I've exercised regularly for years. Now that I'm pregnant, do I need to limit my heart rate while I exercise?

Answers from Roger W. Harms, M.D.

If you exercised regularly before pregnancy, there's no need to focus on your heart rate for exercise during pregnancy.

Years ago, some experts recommended a heart rate of no more than 140 beats a minute for exercise during pregnancy. Today, however, heart rate limits aren't typically imposed during pregnancy. For healthy women, the Department of Health and Human Services recommends at least 150 minutes a week of moderate-intensity aerobic activity — preferably spread throughout the week — without any specific heart rate limits.

Still, reasonable precautions for exercise during pregnancy are important. Get your health care provider's OK for any exercise during pregnancy — especially if you have a history of preterm labor or certain medical conditions, such as high blood pressure. Also, be careful to pace yourself appropriately. In general, you should be able to carry on a conversation while you're exercising. If you can't speak normally while you're working out, you're probably pushing yourself too hard. This could lead to vaginal bleeding, uterine contractions or other problems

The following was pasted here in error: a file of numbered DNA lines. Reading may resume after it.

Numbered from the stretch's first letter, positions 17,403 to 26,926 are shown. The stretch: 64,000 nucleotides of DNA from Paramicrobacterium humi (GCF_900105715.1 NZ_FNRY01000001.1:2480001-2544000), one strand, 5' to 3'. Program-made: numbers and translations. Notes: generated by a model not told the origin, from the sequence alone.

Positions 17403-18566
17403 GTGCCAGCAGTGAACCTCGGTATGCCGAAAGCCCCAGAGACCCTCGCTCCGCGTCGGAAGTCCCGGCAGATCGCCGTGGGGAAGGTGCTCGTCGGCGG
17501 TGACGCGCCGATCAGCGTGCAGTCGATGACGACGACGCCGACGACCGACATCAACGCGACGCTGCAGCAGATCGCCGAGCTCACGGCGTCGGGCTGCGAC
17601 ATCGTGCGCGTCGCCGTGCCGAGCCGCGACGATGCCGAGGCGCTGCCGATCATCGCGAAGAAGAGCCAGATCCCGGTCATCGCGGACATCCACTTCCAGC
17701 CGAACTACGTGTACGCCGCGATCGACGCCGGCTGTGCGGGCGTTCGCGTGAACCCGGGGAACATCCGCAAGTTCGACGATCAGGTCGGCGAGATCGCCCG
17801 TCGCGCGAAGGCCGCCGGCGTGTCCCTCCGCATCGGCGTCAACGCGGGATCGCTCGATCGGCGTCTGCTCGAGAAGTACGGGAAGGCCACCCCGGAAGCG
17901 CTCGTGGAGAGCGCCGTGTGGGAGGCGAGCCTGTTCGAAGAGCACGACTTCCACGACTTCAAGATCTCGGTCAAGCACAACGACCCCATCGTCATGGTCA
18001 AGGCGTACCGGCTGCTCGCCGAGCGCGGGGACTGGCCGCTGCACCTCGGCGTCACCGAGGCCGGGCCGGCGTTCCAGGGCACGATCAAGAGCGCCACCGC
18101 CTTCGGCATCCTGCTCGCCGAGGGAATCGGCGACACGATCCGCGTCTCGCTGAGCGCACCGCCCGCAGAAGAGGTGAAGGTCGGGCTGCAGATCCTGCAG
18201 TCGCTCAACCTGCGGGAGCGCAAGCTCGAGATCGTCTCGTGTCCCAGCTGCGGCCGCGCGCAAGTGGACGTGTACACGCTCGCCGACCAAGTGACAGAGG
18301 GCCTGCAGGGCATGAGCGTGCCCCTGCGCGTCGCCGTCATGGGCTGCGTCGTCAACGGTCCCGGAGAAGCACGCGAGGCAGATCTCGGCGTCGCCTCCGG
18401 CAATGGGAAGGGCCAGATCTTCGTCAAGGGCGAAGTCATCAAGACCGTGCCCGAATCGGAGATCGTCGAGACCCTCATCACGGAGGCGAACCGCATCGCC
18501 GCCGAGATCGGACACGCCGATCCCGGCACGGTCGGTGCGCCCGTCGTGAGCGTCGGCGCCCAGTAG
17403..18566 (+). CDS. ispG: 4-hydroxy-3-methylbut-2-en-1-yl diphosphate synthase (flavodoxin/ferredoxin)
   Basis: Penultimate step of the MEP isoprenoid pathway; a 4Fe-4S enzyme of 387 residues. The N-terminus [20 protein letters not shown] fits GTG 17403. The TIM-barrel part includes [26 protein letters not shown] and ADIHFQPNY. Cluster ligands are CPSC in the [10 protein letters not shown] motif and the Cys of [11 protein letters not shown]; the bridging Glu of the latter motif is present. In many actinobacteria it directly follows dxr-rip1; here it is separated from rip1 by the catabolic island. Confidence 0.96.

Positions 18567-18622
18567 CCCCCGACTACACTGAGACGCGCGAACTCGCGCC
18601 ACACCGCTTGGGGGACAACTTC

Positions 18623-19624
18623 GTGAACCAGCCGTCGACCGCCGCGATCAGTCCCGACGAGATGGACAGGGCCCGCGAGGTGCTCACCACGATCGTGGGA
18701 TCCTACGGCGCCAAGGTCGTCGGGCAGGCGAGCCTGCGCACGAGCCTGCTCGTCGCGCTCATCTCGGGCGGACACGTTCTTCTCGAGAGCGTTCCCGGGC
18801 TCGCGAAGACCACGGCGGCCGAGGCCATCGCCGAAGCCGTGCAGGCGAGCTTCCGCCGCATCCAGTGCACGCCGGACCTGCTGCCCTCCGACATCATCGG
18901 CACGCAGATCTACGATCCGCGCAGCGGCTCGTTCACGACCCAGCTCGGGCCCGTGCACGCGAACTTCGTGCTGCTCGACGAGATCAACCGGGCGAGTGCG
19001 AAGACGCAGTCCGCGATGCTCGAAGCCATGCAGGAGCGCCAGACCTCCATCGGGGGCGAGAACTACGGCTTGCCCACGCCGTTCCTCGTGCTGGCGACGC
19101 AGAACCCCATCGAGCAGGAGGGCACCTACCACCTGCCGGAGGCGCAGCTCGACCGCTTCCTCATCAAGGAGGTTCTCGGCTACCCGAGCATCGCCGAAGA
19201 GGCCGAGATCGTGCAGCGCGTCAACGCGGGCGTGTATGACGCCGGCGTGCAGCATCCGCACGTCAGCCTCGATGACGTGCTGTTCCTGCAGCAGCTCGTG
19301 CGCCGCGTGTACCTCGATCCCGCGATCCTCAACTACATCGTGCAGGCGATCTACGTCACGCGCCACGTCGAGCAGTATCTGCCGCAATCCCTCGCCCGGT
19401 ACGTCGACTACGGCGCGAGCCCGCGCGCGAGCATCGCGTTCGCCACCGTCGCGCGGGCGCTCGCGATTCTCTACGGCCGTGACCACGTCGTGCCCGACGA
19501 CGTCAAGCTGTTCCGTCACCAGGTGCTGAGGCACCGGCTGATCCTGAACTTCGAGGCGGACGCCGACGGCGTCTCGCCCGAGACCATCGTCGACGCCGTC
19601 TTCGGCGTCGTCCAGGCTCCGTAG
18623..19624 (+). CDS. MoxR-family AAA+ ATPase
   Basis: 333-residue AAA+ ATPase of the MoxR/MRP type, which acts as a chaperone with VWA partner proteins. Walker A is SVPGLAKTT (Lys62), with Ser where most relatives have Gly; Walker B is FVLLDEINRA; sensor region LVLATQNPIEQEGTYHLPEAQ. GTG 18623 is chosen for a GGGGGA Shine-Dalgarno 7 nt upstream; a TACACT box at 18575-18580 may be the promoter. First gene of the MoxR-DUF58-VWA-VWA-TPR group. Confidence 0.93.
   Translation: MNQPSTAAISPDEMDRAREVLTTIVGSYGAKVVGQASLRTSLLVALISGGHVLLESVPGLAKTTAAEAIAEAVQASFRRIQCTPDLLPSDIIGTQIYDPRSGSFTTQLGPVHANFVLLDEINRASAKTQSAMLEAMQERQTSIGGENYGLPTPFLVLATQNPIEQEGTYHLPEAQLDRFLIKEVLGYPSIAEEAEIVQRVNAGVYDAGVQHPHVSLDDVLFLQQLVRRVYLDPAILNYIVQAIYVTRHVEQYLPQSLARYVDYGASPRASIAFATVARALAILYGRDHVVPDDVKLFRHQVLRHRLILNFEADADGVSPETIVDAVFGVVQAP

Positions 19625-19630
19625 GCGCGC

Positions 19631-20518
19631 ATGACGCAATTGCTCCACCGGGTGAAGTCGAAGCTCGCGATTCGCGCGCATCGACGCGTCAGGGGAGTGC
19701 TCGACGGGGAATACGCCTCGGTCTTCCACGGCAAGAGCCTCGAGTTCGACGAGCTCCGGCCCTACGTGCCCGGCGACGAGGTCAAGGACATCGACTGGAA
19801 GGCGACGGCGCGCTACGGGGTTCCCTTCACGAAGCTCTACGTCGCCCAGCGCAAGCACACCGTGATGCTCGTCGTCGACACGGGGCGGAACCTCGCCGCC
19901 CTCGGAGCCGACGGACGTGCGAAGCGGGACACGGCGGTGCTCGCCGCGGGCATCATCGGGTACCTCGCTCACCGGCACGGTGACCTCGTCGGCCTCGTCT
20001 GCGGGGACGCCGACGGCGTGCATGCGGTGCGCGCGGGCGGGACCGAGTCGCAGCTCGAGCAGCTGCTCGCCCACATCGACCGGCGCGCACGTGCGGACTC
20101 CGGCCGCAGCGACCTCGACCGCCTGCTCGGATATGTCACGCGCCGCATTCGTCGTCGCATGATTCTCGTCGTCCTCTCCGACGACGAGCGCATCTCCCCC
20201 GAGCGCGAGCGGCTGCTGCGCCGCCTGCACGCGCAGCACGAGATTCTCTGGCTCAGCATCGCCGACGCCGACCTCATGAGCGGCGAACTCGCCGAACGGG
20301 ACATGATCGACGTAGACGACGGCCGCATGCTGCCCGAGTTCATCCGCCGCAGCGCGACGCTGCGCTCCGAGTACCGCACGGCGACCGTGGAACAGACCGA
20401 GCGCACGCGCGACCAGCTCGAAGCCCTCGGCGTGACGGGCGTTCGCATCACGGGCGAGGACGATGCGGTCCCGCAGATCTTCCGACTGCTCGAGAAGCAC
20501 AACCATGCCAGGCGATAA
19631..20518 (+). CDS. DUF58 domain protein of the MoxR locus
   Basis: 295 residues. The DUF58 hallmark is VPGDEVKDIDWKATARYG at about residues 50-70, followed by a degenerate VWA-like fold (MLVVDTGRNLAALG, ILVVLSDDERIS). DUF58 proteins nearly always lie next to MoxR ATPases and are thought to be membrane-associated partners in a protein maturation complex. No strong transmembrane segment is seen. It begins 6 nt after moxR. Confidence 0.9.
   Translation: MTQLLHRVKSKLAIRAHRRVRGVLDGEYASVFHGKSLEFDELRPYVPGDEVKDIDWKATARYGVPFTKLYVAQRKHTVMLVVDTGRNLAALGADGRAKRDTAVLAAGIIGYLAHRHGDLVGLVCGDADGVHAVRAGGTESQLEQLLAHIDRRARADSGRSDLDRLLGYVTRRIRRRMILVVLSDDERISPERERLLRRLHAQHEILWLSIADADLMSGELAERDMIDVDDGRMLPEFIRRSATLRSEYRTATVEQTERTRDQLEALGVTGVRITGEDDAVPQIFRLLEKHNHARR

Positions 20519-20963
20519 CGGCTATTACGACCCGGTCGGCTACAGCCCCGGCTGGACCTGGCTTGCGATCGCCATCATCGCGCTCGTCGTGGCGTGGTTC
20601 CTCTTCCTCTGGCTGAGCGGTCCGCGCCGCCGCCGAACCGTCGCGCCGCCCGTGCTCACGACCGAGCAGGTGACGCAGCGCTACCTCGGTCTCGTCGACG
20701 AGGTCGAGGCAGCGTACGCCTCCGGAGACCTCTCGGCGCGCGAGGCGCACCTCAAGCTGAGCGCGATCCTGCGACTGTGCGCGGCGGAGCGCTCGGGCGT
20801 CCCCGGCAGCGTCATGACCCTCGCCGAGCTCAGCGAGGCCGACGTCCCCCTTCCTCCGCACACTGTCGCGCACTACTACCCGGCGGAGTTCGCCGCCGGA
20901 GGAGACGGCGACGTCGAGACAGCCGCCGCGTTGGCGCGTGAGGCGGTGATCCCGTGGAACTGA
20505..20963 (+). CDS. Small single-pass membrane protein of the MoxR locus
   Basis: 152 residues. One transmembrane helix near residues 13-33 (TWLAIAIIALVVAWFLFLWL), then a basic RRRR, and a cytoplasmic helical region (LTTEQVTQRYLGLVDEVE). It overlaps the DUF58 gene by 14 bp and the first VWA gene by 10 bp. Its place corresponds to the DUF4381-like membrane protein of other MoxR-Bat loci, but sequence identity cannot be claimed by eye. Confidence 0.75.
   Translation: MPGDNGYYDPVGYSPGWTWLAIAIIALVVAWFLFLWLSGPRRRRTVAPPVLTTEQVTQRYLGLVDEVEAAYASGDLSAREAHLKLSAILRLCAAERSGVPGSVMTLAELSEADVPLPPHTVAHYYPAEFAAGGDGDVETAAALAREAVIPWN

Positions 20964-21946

Jul. 30, 2011